Deb and Murry
‘My father was diagnosedabout two years ago. He had a series of mini-strokes which started to take hismemory, but he was still capable of getting around. It was just little thingsthat he would forget: he went to the doctors and they diagnosed him withAlzheimer’s Disease. It was then a kind of waiting game. All of a sudden about18 months ago he had this major stroke and was in hospital for about a monthand then he came here. Ever since then he has just slowly deteriorated. He usedto be the opposite of what he turned out to be: he never swore; he was alwaysvery kind, always putting everybody else before him; never angry, never cross; verylaid back. Now he can swear at you, he can get angry, and it’s very strange tosee him go the way he has, from never saying boo to a goose, being laid backand nothing ever bothering him to how he is now. I don’t like it; I wish astroke would come and take him away, because there’s no dignity in this. We’vebeen before when he’s been dribbling and there has been blood and it’s not niceto hear him shouting at you when he’s never shouted in his entire life.
My dad used to grow runnerbeans; he had wigwams and I used to sit inside them eating the beans andshortly after his major stroke that’s where he believed he was, he believed hewas picking these beans and I was inside as a child of about six or seven, so Iplayed the fantasy with him and got told off by the doctors. They said, “No,you can’t do that, you have to keep him in reality,” so we tried but he used toget so angry, he was here in his garden digging up his potatoes and so wethought, “What’s the point in making him angry, we might as well be in thegarden with him.” I don’t see why I should upset him, if’s he’s down thecricket field then I’m down there with him. I don’t have to tell him he’s in ahome now. There is this guilt that you’ve put them in a home but we weren’tgiven any choice, when other people go and realise that we didn’t have anychoice it helps in a way because you don’t have to justify yourself. You justhave to accept it, what you say to other people, I don’t know. Sometimes talkingabout it helps, to know you’re not the only one dealing with it but I don’tthink you really think about it; you just have to plod on really.’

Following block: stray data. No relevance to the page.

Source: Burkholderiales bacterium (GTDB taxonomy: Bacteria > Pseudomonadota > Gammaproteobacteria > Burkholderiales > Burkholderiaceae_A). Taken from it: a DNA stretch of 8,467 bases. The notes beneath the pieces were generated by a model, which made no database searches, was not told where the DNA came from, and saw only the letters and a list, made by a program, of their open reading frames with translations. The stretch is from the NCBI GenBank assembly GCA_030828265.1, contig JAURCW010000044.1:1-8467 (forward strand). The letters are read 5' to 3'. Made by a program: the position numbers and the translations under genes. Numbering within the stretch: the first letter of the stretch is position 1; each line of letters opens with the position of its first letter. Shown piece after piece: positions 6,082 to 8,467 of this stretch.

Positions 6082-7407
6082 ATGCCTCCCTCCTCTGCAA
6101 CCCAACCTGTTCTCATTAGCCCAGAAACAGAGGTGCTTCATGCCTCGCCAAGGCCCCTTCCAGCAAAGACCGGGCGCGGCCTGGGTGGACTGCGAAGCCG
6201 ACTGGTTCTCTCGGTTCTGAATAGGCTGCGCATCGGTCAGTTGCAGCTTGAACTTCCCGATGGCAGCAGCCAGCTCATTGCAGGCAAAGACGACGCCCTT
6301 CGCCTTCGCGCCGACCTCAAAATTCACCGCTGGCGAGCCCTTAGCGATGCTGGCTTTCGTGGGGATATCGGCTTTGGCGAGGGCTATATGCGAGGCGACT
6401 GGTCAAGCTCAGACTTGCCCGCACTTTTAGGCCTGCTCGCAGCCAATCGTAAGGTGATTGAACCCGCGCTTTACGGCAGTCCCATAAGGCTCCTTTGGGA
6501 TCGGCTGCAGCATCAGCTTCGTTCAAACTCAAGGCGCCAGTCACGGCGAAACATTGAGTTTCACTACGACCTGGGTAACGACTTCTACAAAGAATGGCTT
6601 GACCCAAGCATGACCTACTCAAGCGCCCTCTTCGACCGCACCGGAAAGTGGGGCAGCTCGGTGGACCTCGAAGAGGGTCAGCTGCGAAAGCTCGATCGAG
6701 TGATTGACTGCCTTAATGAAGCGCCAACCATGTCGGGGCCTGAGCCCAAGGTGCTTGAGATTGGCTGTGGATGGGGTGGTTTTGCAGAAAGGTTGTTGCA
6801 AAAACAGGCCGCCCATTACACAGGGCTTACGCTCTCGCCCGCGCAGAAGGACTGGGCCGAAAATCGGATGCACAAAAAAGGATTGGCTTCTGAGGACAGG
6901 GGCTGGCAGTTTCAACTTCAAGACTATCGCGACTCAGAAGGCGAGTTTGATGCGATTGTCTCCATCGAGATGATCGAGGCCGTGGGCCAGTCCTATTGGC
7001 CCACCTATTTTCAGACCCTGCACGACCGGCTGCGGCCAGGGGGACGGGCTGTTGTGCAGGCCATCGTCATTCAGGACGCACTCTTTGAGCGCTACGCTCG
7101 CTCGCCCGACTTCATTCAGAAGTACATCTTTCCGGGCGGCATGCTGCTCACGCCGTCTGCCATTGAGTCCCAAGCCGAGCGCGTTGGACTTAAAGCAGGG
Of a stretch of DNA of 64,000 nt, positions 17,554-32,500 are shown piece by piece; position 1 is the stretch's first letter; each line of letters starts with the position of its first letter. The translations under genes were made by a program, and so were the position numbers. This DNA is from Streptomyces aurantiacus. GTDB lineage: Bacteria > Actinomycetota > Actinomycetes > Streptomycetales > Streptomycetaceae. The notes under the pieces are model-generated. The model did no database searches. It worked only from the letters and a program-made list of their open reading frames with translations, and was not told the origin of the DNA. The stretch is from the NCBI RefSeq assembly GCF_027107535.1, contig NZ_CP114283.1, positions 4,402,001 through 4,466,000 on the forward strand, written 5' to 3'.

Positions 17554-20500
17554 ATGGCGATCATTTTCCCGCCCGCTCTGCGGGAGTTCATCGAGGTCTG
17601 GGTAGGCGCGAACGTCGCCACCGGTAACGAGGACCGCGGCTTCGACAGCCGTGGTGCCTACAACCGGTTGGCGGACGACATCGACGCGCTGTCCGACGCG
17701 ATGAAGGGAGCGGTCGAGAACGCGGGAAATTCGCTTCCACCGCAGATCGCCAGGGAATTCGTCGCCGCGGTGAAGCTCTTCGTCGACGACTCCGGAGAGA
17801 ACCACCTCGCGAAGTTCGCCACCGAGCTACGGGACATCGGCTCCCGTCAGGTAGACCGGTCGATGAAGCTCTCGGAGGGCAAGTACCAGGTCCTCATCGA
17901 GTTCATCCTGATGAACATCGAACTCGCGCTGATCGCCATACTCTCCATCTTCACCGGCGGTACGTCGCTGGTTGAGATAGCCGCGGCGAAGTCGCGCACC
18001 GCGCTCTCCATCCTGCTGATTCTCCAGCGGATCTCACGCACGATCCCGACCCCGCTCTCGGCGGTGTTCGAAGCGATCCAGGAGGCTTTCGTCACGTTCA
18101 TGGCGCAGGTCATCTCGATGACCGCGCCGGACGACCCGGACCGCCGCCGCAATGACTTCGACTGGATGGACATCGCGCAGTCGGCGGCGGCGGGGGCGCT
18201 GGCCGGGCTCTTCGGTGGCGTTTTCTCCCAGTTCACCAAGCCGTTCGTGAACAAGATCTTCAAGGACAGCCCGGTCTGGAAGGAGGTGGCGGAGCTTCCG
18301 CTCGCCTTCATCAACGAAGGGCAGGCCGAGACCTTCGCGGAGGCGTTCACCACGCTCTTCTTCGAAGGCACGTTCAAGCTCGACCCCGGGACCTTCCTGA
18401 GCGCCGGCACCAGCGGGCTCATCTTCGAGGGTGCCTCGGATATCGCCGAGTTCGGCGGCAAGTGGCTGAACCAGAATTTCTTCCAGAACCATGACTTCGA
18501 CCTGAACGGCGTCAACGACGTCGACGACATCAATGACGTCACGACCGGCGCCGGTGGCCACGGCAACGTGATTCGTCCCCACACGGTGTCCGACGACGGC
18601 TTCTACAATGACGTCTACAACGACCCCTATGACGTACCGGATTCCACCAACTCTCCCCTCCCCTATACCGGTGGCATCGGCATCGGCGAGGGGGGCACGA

Murry passed away shortly after christmas 2011